What Is the Difference Between a Class III & a Class IV Receiver Hitch?by Christopher Jackson
There are five classes of regular-duty, receiver-type trailer hitches, graded from I (one) to V (five) in terms of load capacity and intended use. The capacity of the hitch is as important as the towing capacity of the vehicle itself.
Receiver hitches mount below the rear bumper and are attached to the frame of the vehicle. A Class I hitch is the smallest; it's designed for use on passenger cars and is rated to tow up to 2,000 pounds. The slightly larger Class II hitch can handle up to 3,500 pounds, and can be found on small sport-utility and crossover vehicles. The hitch ball slides into a 1.25-inch "receiver" tube, hence the name.
For larger trailers, a Class III or IV hitch is recommended. The Class III hitch has a sturdier attachment and a larger, 2-inch receiver tube, and is often found on full-size pickups. It can handle up to 8,000 pounds, with 800 pounds of tongue weight.
The Class IV hitch also uses a 2-inch receiver box, but sturdier construction allows its capacity to go up to 10,000 pounds and 1,000 pounds of tongue weight. Class IV hitches are traditionally only found on heavy-duty pickups that are rated to tow that much weight.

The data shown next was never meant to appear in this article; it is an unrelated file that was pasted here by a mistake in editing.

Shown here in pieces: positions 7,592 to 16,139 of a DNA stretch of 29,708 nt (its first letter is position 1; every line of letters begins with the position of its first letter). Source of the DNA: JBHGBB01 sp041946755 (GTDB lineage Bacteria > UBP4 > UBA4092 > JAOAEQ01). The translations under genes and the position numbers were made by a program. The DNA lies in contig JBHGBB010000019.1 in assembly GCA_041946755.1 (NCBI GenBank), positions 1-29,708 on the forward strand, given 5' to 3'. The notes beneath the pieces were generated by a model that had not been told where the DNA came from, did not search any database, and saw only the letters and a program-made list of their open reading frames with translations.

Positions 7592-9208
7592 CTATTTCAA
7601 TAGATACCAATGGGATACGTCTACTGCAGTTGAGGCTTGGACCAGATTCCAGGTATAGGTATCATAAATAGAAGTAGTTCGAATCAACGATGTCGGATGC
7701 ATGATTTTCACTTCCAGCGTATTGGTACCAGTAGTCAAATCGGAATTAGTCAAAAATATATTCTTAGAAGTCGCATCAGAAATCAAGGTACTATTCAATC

The heavier-still 12,000-pound Class V hitch is generally found on super-sized medium-duty trucks. Trailers that go beyond this capacity are usually equipped with a fifth-wheel-type design that moves the tongue weight forward of the rear axle.
Christopher "Emmy" Jackson has been an automotive writer since 1999. His self-syndicated auto column appears weekly in print and online, and his work has appeared in "Grassroots Motorsports," "AutoWeek" and "African-Americans on Wheels." He is a graduate of the University of Michigan in Ann Arbor, with degrees in English and creative writing, and spends most of his free time reviewing new cars and working on new automotive projects.